‘Potential crisis for democracy’: Threats to election workers could spur mass retirements

“State and local election offices fear they are set to face a wave of retirements and resignations after confronting the dual burdens of a pandemic and a rise in conspiracy-fueled threats.

new survey of over 200 local election officials — the people responsible for running polling places, maintaining voter rolls and counting and certifying the results of elections — found that roughly one-third were either very or somewhat concerned about “being harassed on the job” or “feeling unsafe” at work during the 2020 election cycle. Nearly 4-in-10 respondents in the survey, which was conducted by the Brennan Center for Justice and Bipartisan Policy Center, reported the same level of concern about “facing pressure to certify election results.””

““What is normally a fairly obscure administrative job is now one where lunatics are threatening to murder your children,” said Al Schmidt, one of the three members of Philadelphia’s city board of elections. Schmidt, a Republican, announced in January that he will not seek reelection to his post in 2023. “That is not something anyone anticipates or signs up for.””

““It’s a big challenge and, I think, a potential crisis for democracy,” said Lawrence Norden, the director of the election reform program at the Brennan Center, a left-leaning think tank. “The real question is: Who replaces them when they leave?””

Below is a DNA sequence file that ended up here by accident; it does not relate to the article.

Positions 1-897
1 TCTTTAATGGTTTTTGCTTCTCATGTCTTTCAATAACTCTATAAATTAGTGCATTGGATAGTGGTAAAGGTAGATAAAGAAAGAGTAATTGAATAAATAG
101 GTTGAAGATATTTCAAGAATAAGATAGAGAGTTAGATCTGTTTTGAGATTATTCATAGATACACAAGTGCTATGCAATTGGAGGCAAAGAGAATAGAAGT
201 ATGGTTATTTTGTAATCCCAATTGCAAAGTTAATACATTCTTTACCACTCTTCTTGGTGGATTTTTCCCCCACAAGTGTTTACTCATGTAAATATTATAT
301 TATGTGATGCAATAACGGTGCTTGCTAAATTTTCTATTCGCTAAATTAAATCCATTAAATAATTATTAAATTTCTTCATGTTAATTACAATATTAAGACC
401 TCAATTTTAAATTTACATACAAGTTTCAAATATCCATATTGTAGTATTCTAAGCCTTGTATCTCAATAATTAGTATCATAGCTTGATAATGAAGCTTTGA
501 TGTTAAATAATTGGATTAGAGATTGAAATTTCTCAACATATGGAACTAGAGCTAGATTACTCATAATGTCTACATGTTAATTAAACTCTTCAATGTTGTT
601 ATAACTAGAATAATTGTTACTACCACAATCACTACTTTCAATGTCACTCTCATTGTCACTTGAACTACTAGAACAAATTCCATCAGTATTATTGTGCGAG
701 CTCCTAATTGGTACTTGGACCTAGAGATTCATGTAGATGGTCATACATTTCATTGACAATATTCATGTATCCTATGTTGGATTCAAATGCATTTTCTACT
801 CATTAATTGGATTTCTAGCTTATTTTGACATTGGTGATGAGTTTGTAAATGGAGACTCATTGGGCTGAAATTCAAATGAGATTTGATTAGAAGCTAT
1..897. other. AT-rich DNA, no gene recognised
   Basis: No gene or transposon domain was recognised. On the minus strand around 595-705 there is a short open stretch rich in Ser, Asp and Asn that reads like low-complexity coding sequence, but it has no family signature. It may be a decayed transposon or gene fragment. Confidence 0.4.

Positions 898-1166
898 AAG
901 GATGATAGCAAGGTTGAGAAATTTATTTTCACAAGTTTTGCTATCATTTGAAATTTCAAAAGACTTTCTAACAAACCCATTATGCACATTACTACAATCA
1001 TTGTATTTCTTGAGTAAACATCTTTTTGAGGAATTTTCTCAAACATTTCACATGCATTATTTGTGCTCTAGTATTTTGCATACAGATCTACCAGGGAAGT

““I think that the big danger here is especially if those positions — which, again, are typically pretty obscure — are targeted to replace those professional election administrators with partisan political operatives whose job it is to undermine confidence” in the electoral system, Schmidt continued.”

“Election administrators are also concerned about new laws in several states that exposed election officials to more criminal and civil penalties for wrongdoing. A bipartisan pair of prominent election attorneys warned in a New York Times essay that the laws could be used to intimidate election officials or punish them for honest mistakes.

“The people that are involved in elections are civic-minded individuals who just want to be part of a democracy, to make it fair and equitable. Nobody’s there for the pay,” said Roxanna Moritz, a Democrat who recently retired early from her position as Scott County, Iowa’s chief elections official, citing a lack of support. “I think that the criminalization in these states are going to cause people to say ‘Okay, it’s time for me to leave. I could make a mistake.’””


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